A Look inside the DICOM File

Every DICOM file consists of three major parts, and we will now look at the role that each part plays in the overall scheme of things.

The first part, the file header, consists of a 128-byte file preamble followed by a 4-byte prefix. This approach is very common in many other image standards such as TIFF that you may have already seen/used. The 4-byte prefix consists of the uppercase characters 'DICM' (note, it is not “DICOM”, but “DICM”). The standard does not care how the preamble should be structured and what should be stored in it. The use of the file preamble from my understanding is to simply ensure compatibility or consistency for the processing application to deal with DICOM files just like several other existing image file formats. The standard does not care about what you store in it or how you use it. So, in theory, your application could completely skip over this data when parsing the DICOM file if you chose to.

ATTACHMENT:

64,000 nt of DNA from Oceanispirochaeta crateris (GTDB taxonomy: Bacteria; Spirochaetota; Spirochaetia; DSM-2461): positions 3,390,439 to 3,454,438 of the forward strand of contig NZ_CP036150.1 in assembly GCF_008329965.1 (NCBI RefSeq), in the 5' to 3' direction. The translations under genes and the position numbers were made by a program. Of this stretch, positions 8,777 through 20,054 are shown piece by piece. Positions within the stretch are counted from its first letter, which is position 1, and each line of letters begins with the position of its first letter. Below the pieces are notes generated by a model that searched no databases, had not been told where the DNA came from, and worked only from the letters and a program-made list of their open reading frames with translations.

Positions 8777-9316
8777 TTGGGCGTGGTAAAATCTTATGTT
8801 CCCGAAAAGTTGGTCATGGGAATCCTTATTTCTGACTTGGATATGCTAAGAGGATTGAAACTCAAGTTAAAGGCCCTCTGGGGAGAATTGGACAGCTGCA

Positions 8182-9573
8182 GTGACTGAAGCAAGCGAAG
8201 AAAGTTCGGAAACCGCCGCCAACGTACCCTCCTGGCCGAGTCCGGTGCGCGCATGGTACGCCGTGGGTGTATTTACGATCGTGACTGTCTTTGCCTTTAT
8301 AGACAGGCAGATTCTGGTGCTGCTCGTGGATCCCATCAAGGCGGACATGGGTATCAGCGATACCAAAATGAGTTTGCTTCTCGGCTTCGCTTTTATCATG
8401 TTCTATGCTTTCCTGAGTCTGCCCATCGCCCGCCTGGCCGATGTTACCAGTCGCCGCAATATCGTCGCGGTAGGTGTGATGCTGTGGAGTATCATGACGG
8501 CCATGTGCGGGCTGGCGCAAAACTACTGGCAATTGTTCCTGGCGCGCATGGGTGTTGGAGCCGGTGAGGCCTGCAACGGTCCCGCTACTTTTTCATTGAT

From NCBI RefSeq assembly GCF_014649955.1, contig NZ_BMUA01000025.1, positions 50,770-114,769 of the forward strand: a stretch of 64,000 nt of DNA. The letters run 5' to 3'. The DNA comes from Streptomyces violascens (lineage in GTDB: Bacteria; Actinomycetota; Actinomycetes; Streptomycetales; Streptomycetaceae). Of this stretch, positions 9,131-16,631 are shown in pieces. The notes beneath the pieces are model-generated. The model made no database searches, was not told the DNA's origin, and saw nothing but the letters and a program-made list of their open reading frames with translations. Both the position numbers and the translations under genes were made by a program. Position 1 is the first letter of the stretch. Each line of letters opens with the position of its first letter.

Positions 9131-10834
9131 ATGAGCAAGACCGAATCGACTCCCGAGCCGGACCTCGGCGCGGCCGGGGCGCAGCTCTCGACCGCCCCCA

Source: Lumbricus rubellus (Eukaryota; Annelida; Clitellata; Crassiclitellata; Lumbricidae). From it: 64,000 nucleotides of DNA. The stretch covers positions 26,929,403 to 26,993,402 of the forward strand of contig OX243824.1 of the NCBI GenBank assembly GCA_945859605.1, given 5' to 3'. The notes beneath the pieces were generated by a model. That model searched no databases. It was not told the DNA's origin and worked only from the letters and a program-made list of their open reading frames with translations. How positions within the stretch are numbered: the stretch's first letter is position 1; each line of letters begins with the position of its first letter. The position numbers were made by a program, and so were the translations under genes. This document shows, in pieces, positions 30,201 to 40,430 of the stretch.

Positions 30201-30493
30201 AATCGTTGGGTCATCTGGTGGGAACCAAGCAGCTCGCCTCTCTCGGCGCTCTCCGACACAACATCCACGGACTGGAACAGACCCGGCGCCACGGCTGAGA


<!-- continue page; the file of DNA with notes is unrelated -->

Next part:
Before we look at the next part of the DICOM file, something needs to be said about the concept of transfer syntax and its role in the DICOM standard. If you recall from my earlier tutorial, the DICOM standard enables devices to transfer information with each other even if they are running on different operating systems. Different operating systems and devices follow different formats for storing data such as byte ordering when they store binary data. Due to heavy network requirements for exchange of large imagery generated from the scanning modalities such as CT or MR, the standard also has provisions to exchange image data using compression when/if necessary. In my introductory tutorial on DICOM, we also learnt about implicit and explicitVR encoding as well. All three criteria (the type of VR encoding, the type of byte ordering and the compression utilized) must first be understood and agreed upon to ensure that the two DICOM systems exchanging information understand each other during any communication between them. The transfer syntax is a set of encoding rules that helps specify this criteria through the use of UIDs which we also learnt about in my introductory tutorial on DICOM. For example, Implicit VR Little-endian (indicated by an UID value of 1.2.840.10008.1.2), Explicit VR Little-endian (value - 1.2.840.10008.1.2.1), Explicit VR Big-endian (value - 1.2.840.10008.1.2.2) and JPEG Lossless (value - 1.2.840.10008.1.2.4.57) are some of the transfer syntaxes available for DICOM processing. I will cover these in more detail when discussing image pixel data processing in a future tutorial in my DICOM series.